San Juan School Board expresses concerns about redistricting of the board

The third iteration of a redistricting map for the San Juan School Board apparently placed three current board members in the same district, creating an unusual scenario for the board for the next few years.

At their latest meeting, the school board directed San Juan School Superintendent Ron Nielson to help inform the public about the map. Nielson sent an informational video to school district parents on the evening of Tuesday, January 25. The video can be viewed at the link below:

https://drive.google.com/file/d/1SYOBLO4ua5L8fOJoAxMVQKkx7Jh68eKf/view?f...

Looking closely at the maps Nielson said it appears the Navajo Nation Eastland Adjustment map places school board members Steve Black, Lucille Cody, and Lori Maughan all into District Four.

At the January 19 school board meeting, Nielson explained the newly approved map places three board members in a single district and how that impacts the community

After a district staff review of the state code, Nielson said all school board members are guaranteed the opportunity to complete the term for which the member was elected. However, all three sitting board members will not be able to run for reelection by the voters in their current districts.

The four year term of board member Lucille Cody expires in December 2022, while the terms of board members Lori Maughan and Steve Black expire in December 2024.

Cody would apparently not be eligible to run for the open seat in her district this November, since the two other board members already live in the district. She could run again when the position opens again in 2024.

Nielson explains that at the end of 2022, the representation of District Four would be decided by a game of chance, likely a coin flip, between Maughan and Black. The winner of the toss would represent District Four through 2024, while the loser would remain on the board as an at-large member through 2024.

Because all three board members are in the same district, and there are no representatives for the districts previously represented by Maughan and Black, an election would likely be held this fall for Districts One and Three.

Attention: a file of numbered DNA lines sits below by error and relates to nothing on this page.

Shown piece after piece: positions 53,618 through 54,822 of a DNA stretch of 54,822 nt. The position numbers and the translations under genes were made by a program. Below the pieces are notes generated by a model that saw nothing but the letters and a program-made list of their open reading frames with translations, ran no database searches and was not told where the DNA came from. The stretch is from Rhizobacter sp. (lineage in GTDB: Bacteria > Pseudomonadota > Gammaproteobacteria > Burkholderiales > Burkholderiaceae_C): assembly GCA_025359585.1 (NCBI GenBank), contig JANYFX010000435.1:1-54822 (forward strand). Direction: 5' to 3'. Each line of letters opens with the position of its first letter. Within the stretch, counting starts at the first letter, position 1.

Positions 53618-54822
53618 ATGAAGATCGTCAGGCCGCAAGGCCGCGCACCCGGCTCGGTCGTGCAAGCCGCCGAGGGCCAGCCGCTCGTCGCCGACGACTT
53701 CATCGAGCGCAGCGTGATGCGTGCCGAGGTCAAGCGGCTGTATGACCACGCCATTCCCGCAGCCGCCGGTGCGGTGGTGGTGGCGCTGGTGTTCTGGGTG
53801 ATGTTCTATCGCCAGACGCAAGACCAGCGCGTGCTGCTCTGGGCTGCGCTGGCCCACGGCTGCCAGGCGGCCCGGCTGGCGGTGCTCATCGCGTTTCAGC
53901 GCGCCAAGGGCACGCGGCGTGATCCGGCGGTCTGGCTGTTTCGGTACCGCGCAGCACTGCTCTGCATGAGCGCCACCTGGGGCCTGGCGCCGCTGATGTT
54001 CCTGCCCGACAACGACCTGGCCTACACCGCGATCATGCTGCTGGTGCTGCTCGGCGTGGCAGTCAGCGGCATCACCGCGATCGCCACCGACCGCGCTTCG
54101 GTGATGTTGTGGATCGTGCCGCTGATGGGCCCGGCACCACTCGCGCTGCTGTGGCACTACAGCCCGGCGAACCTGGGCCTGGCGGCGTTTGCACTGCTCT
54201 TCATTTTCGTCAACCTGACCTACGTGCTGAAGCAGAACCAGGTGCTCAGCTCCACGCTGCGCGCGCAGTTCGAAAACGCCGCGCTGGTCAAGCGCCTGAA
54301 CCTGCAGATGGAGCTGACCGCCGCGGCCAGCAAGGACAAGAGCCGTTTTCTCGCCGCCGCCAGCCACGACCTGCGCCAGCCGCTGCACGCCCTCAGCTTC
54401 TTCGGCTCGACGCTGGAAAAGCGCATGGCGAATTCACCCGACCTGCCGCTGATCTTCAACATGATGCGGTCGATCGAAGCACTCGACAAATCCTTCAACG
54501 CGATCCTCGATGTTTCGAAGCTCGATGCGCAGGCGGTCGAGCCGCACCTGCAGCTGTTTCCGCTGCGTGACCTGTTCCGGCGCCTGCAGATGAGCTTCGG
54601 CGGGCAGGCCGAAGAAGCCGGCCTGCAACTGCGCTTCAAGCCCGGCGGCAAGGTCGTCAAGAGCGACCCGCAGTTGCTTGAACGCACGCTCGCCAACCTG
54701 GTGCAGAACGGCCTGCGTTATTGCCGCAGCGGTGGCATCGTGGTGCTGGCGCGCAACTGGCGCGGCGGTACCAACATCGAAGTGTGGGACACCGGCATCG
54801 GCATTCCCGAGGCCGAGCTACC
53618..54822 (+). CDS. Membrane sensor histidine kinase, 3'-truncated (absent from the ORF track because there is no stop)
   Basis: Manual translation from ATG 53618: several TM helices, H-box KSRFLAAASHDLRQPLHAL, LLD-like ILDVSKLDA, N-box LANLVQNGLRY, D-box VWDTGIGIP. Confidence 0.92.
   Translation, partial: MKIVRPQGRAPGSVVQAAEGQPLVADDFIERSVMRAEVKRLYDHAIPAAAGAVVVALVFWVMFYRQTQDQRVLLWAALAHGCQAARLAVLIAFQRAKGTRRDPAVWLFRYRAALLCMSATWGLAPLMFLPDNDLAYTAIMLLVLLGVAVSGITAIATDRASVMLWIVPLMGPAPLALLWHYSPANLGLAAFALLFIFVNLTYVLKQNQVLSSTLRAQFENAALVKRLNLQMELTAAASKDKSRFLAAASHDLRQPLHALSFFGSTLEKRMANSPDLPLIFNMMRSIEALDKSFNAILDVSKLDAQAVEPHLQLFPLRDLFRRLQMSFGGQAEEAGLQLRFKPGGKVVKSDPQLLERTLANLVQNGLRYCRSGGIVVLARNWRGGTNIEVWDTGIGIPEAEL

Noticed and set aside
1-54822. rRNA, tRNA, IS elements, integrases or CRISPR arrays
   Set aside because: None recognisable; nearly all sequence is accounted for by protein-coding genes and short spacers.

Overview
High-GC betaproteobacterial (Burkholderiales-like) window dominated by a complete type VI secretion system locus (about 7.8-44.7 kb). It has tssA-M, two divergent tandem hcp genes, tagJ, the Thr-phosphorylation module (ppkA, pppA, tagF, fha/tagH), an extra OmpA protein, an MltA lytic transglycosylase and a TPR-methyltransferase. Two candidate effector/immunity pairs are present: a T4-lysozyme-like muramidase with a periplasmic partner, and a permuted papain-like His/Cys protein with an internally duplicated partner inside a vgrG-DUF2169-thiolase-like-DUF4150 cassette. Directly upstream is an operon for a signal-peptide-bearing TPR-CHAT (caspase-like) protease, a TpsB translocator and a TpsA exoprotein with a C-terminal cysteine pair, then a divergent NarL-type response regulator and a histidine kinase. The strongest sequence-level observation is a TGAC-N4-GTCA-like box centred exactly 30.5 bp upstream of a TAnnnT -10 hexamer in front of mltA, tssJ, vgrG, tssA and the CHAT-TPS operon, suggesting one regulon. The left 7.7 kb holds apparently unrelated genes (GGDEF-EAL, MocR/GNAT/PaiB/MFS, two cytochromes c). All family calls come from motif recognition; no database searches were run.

Following the once-a-decade 2020 Census, the San Juan County Commission is responsible for redistricting their commission voting districts, as well as the San Juan County School Board voting districts.

At their final meeting of 2021, the commission approved two voting district maps. The map approved for the commission districts was created by Bill Cooper, a redistricting expert hired by the county.

The map approved for the school board district was drawn and recommended by the Navajo Nation Human Rights Commission.

While the school board map perfectly balanced the county population across the five districts, it also put residents of the Eastland and Ucolo area in District Four, which is anchored in the southeast portion of the county and mostly represented by voters from the Montezuma Creek and Aneth areas.

The commission revisited the issue at the January 4, 2022 meeting and changed the map to include portions of Eastland in District One, instead of in District Four. That put these voters in a district in the northern county / Monticello area, where their children attend school.

While the change disrupted the perfect balance of voters per district, District Four was still just within the allowable five percent deviation.

Following the meeting on January 4, the Navajo Nation sent a resolution to San Juan County expressing opposition to the amended map.

So, at their January 18 meeting, the commission once again switched their vote to approve a new "Eastland Adjustment" map, which is closer to the original map presented by the Navajo Nation Human Rights Commission.

The ordinance and map suggested by the Navajo Nation made adjustments to keep Eastland in District One, while also placing some areas near Monticello and Blanding into District Four.

Under the revised map, District One includes the Monticello, La Sal, and Eastland areas. District Three includes the Bluff, Mexican Hat, and White Mesa areas, and small areas near Blanding and Montezuma Creek.

The result would be a two-year window from 2022 to 2024 where there are six members of the board including Maughan, Black, Merri Shumway, Nelson Yellowman, as well as the newly elected representatives from northern District One and south-central District Three.

Maughan and Black were both elected to represent their districts in the past three elections, in 2016, 2018, and 2020. The elections are generally for four-year terms but have been disrupted because of prior redistricting efforts.

Cody was elected to a four-year term in 2018.

Four members of the board expressed concerns about the possible impacts of the Eastland Adjustment map.

Shumway said If people do not live near the students and parents that they represent, the board will not be as effective.

Yellowman said, Hypothetically, if the issue was happening in his district, there would be pushback from his community.

Board member Lucille Cody, who joined the meeting remotely, did not offer comments at the meeting.

Nielson suggested the district make plans to communicate to the communities in the school district about what the approved map may mean.

During action items, the board passed a motion directing Nielson to write a letter to the county commission asking them to revisit the map once again.

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